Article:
Journal of Korean Academy of Oral Health 2019; 43(4): 196-203
Published online December 30, 2019 https://doi.org/10.11149/jkaoh.2019.43.4.196
Copyright © Journal of Korean Academy of Oral Health.
Jung-Ha Lee1, Se-Yeon Kim1,2, Ji-Soo Kim1,2, Min-Ji Byon1,2, Eun-Joo Jun1, Han-Na Kim3, Jin-Bom Kim1,2
1Department of Preventive & Community Dentistry, 2BK21 PLUS Project, School of Dentistry, Pusan National University, Yangsan,
3Department of Dental Hygiene, College of Health and Medical Sciences, Cheongju University, Cheongju, Korea
Objectives: This study aimed to investigate factors related to the periodontal health of 12-year-old children.
Methods: In 2015, the Korean Children's Oral Health Survey from the Ministry of Health & Social Welfare conducted a nationwide representative sample comprised of 23,702 12-year-old children. The calibration-trained dentists examined the gingivitis and dental calculus of the children taking into consideration of the Löe and Silness gingival index to diagnose gingivitis with a modified gingivitis scale. We used questionnaires to collect data from the children on dental treatments, the experience of dental pain and gingival bleeding, self-perceived oral health, and oral health behaviors. Data were analyzed using a complex samples Chi-square test, general linear model, and logistic regression. Significance was determined at P<0.05.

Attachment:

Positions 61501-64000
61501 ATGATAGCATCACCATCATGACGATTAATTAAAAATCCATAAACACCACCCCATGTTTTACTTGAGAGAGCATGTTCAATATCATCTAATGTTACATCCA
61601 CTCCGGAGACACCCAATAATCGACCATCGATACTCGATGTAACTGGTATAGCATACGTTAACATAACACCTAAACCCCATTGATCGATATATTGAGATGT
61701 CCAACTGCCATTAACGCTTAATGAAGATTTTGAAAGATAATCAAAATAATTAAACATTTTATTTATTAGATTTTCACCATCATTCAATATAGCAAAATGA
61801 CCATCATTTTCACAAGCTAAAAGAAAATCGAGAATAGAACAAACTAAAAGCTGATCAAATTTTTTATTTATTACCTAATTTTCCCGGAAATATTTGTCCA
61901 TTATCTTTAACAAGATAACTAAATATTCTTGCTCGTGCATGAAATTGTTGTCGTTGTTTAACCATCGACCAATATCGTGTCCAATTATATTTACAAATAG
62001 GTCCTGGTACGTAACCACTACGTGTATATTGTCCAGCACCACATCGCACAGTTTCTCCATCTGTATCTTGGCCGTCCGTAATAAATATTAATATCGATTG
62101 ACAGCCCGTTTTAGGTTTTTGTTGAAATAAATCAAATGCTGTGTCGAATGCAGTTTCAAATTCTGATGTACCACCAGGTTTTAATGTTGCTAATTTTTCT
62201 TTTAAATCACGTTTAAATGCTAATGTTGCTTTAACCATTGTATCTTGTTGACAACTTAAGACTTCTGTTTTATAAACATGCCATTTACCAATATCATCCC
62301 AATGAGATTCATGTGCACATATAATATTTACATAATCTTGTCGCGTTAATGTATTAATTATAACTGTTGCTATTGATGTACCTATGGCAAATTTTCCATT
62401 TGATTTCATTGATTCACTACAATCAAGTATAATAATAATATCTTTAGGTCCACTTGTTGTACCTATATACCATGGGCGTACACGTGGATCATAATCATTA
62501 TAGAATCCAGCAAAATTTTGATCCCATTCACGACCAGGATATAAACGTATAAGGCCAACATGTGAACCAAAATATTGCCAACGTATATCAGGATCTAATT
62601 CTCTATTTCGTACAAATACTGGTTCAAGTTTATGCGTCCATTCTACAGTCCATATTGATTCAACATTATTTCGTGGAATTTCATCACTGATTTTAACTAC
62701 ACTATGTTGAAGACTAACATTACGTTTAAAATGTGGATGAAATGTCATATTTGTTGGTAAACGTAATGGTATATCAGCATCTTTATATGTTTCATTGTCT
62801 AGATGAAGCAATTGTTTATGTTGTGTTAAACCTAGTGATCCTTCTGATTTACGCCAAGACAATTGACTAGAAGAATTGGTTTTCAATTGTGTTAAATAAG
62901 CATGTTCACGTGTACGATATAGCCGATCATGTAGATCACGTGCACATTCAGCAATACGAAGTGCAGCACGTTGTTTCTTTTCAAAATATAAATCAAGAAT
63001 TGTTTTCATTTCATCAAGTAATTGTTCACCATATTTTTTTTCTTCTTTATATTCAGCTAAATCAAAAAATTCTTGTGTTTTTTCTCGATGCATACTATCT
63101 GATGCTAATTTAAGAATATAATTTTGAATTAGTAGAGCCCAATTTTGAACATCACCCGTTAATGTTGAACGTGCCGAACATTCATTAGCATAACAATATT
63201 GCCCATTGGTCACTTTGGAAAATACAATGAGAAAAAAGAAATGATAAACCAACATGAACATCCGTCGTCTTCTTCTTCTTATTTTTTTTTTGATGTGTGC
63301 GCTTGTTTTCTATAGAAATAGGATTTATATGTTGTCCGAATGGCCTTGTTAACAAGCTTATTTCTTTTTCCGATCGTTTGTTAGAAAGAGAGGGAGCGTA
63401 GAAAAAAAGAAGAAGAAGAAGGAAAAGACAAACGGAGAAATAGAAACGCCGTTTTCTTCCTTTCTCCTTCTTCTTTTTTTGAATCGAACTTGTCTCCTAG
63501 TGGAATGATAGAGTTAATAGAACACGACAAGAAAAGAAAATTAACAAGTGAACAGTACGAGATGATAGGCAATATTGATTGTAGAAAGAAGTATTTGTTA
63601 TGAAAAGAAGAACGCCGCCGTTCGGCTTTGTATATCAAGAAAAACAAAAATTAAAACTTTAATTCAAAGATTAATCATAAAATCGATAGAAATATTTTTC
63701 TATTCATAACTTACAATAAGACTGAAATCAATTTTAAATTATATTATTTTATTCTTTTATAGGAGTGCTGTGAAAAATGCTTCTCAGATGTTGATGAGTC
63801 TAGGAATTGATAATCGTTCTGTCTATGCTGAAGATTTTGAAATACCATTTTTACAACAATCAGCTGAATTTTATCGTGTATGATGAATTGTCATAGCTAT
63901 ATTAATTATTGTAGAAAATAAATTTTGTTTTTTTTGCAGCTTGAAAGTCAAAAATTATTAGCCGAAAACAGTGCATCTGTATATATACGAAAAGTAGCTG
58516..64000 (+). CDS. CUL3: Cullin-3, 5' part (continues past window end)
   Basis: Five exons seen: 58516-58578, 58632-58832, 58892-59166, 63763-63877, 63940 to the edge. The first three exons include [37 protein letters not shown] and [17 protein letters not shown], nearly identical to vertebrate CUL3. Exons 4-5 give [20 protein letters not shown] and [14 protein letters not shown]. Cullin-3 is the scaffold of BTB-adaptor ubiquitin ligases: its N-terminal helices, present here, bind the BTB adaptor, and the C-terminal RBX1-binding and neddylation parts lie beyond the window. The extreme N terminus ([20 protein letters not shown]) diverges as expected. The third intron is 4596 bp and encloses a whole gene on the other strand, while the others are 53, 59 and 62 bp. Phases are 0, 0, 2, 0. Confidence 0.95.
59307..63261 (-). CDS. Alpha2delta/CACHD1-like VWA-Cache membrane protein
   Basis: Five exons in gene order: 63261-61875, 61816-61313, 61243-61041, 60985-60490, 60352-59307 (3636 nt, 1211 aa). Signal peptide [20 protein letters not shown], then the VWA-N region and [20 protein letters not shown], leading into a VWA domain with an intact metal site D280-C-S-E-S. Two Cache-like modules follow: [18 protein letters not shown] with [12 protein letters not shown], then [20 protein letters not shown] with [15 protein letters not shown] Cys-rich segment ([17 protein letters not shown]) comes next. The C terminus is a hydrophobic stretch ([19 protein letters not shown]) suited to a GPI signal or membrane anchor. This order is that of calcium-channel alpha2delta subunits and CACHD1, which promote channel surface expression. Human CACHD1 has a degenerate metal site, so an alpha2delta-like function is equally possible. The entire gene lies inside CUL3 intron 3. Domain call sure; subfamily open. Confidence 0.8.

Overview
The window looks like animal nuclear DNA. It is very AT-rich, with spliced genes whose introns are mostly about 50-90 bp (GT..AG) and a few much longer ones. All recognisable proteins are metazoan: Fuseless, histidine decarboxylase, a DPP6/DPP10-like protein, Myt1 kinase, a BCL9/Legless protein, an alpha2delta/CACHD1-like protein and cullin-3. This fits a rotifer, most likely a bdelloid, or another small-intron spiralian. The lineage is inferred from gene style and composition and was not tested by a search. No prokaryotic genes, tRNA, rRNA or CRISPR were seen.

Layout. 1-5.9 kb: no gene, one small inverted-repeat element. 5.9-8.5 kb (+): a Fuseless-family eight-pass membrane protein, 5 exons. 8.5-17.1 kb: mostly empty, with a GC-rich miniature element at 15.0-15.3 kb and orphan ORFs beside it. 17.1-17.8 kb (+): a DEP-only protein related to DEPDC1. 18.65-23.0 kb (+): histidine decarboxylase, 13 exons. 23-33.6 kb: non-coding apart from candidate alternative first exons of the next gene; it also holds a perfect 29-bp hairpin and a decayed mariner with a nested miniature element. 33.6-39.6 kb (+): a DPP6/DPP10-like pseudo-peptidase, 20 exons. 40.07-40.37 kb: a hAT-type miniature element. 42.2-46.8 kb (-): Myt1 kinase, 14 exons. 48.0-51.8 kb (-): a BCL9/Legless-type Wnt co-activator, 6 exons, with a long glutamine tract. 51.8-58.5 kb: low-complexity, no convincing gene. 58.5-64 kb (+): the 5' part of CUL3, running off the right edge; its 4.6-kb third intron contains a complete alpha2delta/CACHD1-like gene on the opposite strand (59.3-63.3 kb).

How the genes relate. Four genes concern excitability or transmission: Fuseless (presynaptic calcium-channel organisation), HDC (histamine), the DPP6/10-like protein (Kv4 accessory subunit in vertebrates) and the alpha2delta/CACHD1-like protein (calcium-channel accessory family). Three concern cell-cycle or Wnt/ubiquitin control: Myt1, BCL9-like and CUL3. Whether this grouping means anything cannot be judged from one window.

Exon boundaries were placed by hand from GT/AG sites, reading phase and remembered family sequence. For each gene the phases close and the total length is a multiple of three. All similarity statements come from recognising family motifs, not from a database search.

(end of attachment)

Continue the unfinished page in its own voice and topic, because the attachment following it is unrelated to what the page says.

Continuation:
Results: The prevalence of gingivitis was higher among males (OR 1.57), among children with poor perception (OR 1.19), dental calculus (OR 3.68), or gingival bleeding experience (OR 2.00), and among children not using dental floss (OR 1.69) or tongue cleaner (OR 1.90). The prevalence of dental calculus was higher among children with gingivitis (OR 3.82) and among children who had not visited a dental clinic in the preceding year (OR 1.31). However, dental calculus was lower among children with a higher frequency of daily toothbrushing (OR 0.75), intake of cariogenic foods (OR 0.90), or a higher DMFT index (OR 0.91).
Conclusions: Children with dental calculus and gingival bleeding who did not visit a dental clinic in the preceding year also had a higher prevalence of gingivitis and dental calculus. The prevalence of children's dental calculus was lower among children with a high frequency of daily toothbrushing.
Keywords: Dental calculus, Gingival bleeding, Gingivitis, Oral health behavior, Oral hygiene device, Periodontal health
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